A priori, all manner of emission abatement opportunity will be exploited to the maximum, no matter how large or small. Additionally, it is perfectly possible to properly assess the viability of an investment over the many years of life of a carbon abatement project and to hedge that risk through the sale of carbon allowances in the futures market.


The net result is optimal emission abatement at the lowest unit cost to industry: entirely in keeping with the principles of the Kyoto Protocol.


Hypothecation of taxes


Carbon taxation would result in leakage of money away from the environmental cause of tackling climate change. By taxing emitters, money would flow away from industry and into the Government’s coffers. Once appropriated by the national Treasury, these funds will be applied to budgets for defence, healthcare, education, infrastructure, welfare and perhaps a very small proportion will find its way back to the environmental objective. Moreover, funds that are hypothecated for environmental purposes may then be misapplied by politicians in such a way that no immediate environmental benefit is gained: perhaps investments will be made into research around Carbon Capture and Storage technology which is not currently a cost effective solution and, while it may or may not provide a solution in the future, it does nothing to curb greenhouse gas emissions today.


By contrast, the cap-and-trade solution encourages money to flow from those with poor opportunities to reduce their emissions to those with the ability to make a difference to the environment. Carbon trading provides a company with the absolute flexibility of reducing its own emissions or else paying another company to make an emission reduction on its behalf.


The carbon market is the conduit through which money being invested will find its way to the best (lowest cost) emission abatement technologies and therefore provide the most efficient mechanism for tackling the climate change problem. Cap-and-trade is a zero sum game in economic terms as the money that flows through the system remains within industry and is entirely applied to the environmental cause.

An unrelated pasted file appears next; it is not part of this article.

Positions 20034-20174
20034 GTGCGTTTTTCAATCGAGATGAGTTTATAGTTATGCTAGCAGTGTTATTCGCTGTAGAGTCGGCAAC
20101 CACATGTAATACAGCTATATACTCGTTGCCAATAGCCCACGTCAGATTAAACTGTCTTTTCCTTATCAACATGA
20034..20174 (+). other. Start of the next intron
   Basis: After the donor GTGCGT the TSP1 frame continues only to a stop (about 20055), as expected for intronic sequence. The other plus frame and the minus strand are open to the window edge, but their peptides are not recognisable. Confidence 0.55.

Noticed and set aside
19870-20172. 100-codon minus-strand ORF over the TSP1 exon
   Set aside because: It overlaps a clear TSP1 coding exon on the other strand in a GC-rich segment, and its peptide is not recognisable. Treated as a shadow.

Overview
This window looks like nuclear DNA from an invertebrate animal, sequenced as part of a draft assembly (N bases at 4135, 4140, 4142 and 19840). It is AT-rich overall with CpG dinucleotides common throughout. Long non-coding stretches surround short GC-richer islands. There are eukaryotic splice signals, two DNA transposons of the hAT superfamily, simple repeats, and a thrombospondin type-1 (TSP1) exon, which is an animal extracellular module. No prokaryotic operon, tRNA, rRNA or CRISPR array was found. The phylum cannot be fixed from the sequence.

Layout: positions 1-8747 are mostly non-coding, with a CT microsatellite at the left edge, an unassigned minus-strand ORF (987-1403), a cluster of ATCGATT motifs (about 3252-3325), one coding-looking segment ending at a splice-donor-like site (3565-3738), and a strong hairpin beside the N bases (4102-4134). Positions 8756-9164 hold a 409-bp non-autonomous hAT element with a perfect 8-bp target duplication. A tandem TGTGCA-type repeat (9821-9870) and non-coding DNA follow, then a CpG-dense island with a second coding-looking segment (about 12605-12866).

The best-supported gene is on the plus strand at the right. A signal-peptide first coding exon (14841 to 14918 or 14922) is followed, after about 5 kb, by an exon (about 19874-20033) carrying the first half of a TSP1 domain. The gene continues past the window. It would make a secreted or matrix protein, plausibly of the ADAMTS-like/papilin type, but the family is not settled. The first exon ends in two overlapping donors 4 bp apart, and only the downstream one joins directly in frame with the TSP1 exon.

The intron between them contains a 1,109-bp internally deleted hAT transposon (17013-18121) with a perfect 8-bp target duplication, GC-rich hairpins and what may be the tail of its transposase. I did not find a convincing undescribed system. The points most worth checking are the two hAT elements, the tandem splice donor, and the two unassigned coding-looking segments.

Pricing a tax


The final arrow through the heart of the archaic argument in favour of carbon taxation is the question of what level at which to impose carbon tax to bring about the desired emission reductions. If the taxation level were set too low then companies would simply view the tax as a means of buying itself out of its obligation to curb its emissions, to the detriment of the environment. If the level were set too high then it would bring unnecessary strain on the economy. The perfect level for a tax would be the level of the marginal cost of emission abatement for the desired quantity of emission reductions. However, this is a moving target dependent on multiple variables including industrial output, relative fuel prices and the weather.


It is this issue above all else that distinguishes carbon trading as the best available mechanism for tackling climate change. The open market creates a floating price for the emission of one metric tonne of carbon dioxide equivalent determined by the forces of supply and demand. Over the course of the past eighteen months, this free floating pricing mechanism has seen EU Carbon Allowances trading in a very wide range from €8 to €30. At each moment in time the market price represents the marginal cost of the requisite level of emission abatement necessary to achieve the emission caps prescribed by governments. With such wild fluctuations in the marginal cost of emission abatement the task of setting a “one price fits all” carbon tax is quite impossible.




The carbon tax argument is as out of date and extinct as the dinosaurs. Let it rest in peace. Long live carbon trading.